PPVT-R 
 PPVT 101.5 ± 15.5 105.3 ± 19.7 0.48 

Connectivity Lateralization Analysis

The ch-ICD analysis for this group of participants revealed a single cluster of altered connectivity lateralization in the right temporal–parietal junction for the very preterm participants when compared with term controls (2 sample t-test; P < 0.05 corrected). This region included right BA 22, BA 39, and BA 40, as shown in Figure 2A. Analysis of single group maps (one sample t-test; P < 0.05 corrected) revealed that for term participants this region showed a significantly positive ch-ICD value indicating that connectivity to this region is lateralized to the ipsilateral (right) hemisphere (Fig. 2B,D). However, for the very preterm participants, there was no difference between the connectivity to the ipsilateral and contralateral hemisphere (shown in Fig. 2C,D) suggesting a lack of connectivity lateralization in this region for the very preterm participants. In addition, since there was a significant difference in age at scan for the study groups, we covaried the results by this measure and found no change in the results.

Figure 2.

Group comparison of connectivity lateralization. (A) ch-ICD analysis revealed altered connectivity lateralization in the right temporal–parietal junction for the very preterm participants compared with term controls (P < 0.05 corrected). Single group analysis shows: (B) for term participants, connectivity for this region is significantly lateralized to the ipsilateral hemisphere and (C) for very preterm participants, connectivity for this region is not significantly lateralized to a hemisphere. The green square indicates the region of the maximum t-value from the group difference. (D) Bar graph (mean ± SE) showing the mean ch-ICD values from the 3 regions detected in the group comparison.

Figure 2.

Group comparison of connectivity lateralization. (A) ch-ICD analysis revealed altered connectivity lateralization in the right temporal–parietal junction for the very preterm participants compared with term controls (P < 0.05 corrected). Single group analysis shows: (B) for term participants, connectivity for this region is significantly lateralized to the ipsilateral hemisphere and (C) for very preterm participants, connectivity for this region is not significantly lateralized to a hemisphere. The green square indicates the region of the maximum t-value from the group difference. (D) Bar graph (mean ± SE) showing the mean ch-ICD values from the 3 regions detected in the group comparison.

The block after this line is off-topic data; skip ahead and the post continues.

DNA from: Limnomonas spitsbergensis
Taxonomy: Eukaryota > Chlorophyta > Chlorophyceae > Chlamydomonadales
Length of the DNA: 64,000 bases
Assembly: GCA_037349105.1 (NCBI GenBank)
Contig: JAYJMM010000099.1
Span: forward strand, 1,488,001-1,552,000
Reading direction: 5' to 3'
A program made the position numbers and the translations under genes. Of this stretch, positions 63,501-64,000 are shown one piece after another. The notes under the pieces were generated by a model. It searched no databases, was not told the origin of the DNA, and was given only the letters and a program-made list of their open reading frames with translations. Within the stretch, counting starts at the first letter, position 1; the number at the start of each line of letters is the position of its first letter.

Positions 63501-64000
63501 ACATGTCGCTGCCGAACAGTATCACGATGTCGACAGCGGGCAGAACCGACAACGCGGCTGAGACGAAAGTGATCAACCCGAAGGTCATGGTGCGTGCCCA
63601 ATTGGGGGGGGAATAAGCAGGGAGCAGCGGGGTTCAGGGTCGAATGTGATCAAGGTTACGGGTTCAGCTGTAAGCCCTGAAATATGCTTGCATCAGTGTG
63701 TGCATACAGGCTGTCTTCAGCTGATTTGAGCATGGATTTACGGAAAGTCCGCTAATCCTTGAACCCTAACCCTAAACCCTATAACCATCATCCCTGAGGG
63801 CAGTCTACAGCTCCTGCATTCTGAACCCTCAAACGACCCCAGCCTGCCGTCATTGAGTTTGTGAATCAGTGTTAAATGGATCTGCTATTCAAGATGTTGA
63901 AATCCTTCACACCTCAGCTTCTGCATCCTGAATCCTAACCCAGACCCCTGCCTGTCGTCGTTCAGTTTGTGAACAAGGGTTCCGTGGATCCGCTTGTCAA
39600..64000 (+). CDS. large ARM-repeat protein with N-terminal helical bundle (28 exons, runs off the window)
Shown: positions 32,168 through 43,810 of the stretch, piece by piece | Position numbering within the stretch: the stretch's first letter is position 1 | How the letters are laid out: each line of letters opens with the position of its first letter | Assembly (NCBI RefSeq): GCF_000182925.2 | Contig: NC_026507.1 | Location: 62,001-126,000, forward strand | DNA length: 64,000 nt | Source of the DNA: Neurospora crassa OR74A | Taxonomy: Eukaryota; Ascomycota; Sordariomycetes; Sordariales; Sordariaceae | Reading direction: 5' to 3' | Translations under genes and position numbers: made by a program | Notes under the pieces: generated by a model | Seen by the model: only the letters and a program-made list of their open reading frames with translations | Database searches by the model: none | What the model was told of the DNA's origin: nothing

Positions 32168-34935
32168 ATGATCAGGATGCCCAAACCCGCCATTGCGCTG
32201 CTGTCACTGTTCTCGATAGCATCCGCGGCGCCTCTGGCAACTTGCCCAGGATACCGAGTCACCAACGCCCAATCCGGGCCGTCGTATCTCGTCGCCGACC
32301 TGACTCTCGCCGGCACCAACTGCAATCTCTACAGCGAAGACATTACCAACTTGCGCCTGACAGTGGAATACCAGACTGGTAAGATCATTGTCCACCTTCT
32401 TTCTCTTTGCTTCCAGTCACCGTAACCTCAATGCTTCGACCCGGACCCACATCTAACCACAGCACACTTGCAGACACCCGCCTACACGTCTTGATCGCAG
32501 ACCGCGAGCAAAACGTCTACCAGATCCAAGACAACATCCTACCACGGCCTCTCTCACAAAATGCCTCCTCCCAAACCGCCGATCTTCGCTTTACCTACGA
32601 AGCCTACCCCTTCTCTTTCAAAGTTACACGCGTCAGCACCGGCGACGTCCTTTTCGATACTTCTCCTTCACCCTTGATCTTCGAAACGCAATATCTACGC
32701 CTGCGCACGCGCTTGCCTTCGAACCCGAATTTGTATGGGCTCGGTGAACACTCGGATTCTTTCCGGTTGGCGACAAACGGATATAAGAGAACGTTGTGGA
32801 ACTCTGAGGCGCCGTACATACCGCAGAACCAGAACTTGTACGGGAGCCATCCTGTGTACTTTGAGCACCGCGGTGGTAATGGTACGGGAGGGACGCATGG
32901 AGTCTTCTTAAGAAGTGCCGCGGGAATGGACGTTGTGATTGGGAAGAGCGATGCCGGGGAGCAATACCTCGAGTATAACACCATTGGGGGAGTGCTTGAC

Correlation of Connectivity Lateralization and Language

For the very preterm group, several clusters of significant correlation between the PPVT-R scores and ch-ICD were detected in well-known language processing regions and right hemisphere homologs as shown in Figure 3. A cluster of positive correlation between PPVT scores and ch-ICD was observed in the left temporal–parietal junction (left BA 39 and 40; Fig. 3A,B) indicating that as connectivity in these regions is more lateralized to the left hemisphere, a better language score is observed. Clusters of negative correlation between PPVT scores and ch-ICD were observed in the right homologs of several language process areas including right BA 40 (Fig. 3C), BA 39 (Fig. 3D), BA 22 (Fig. 3E), and BA 21 (Fig. 3F). The negative correlation suggests that as connectivity in these regions is less lateralized to the right hemisphere, a better language score is observed. These 6 regions (right and left BA 39 and 40, and right BA 21 and 22) were later used for exploratory ROI analysis with each ROI being defined as the conjunction of the Yale Brodmann Atlas and the significant voxels (P < 0.05 corrected) of the correlation map.

Figure 3.

Correlation of PPVT and ch-ICD for very preterm participants. Clusters of significant correlation (P < 0.05 corrected) between PPVT scores and ch-ICD were detected in several well-known language processing regions and right hemisphere homologs in this data driven voxel-based analysis. (A, B) In the left hemisphere, a positive relationship between connectivity lateralization and language was observed. (CF) In the right hemisphere, a negative relationship between connectivity lateralization and language was observed. These results suggest an increased importance of left hemisphere connectivity relative to right hemisphere connectivity as a possible response to protect language in preterm participants. Scatterplots show the average ch-ICD value for each region for visualization purposes; significance was calculated in a voxel-wise manner and corrected for multiple comparisons.

Figure 3.